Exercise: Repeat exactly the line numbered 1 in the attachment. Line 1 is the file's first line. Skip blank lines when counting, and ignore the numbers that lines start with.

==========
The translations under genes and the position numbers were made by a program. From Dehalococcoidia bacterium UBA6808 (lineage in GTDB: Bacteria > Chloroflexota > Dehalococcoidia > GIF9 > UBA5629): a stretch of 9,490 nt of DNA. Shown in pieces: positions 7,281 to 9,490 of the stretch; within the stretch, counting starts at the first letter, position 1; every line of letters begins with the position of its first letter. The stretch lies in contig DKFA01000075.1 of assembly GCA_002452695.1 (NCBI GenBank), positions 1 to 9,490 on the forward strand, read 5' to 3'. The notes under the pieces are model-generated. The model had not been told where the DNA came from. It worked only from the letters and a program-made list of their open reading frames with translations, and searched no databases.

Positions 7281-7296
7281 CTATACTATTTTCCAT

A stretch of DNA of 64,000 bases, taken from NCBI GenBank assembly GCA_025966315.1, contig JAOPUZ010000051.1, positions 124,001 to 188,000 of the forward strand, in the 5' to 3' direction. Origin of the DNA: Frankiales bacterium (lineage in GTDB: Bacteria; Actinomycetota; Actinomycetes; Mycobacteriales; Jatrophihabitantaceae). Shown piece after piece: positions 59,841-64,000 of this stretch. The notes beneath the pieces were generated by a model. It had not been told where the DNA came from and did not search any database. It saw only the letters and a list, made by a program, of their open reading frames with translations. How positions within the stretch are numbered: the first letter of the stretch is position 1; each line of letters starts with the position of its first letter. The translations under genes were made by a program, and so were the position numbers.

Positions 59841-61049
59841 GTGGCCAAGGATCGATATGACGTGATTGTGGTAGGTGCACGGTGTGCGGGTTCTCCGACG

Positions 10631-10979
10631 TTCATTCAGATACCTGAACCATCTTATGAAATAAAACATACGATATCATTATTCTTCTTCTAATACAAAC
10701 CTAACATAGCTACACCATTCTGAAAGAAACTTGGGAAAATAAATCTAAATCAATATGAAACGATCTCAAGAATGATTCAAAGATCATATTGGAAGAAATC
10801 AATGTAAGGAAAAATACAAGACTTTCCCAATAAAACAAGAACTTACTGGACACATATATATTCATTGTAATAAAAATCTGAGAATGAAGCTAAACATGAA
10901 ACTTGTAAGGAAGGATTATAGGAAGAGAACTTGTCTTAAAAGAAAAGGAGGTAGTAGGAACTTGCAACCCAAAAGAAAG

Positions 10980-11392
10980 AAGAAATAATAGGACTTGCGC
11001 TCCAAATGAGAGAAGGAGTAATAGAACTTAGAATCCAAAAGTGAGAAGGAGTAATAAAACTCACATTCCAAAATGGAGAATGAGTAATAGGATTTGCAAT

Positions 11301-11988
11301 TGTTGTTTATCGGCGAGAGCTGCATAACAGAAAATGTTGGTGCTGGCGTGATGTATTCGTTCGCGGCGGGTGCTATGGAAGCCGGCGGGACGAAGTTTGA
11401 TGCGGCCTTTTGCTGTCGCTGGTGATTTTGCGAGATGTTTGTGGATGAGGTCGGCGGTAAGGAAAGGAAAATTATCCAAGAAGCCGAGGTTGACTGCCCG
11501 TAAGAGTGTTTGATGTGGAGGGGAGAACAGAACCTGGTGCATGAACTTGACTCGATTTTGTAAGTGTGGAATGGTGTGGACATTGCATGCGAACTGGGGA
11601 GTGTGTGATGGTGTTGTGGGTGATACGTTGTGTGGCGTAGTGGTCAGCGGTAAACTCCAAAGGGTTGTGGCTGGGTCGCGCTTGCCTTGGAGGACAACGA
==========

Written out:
The translations under genes and the position numbers were made by a program. From Dehalococcoidia bacterium UBA6808 (lineage in GTDB: Bacteria > Chloroflexota > Dehalococcoidia > GIF9 > UBA5629): a stretch of 9,490 nt of DNA. Shown in pieces: positions 7,281 to 9,490 of the stretch; within the stretch, counting starts at the first letter, position 1; every line of letters begins with the position of its first letter. The stretch lies in contig DKFA01000075.1 of assembly GCA_002452695.1 (NCBI GenBank), positions 1 to 9,490 on the forward strand, read 5' to 3'. The notes under the pieces are model-generated. The model had not been told where the DNA came from. It worked only from the letters and a program-made list of their open reading frames with translations, and searched no databases.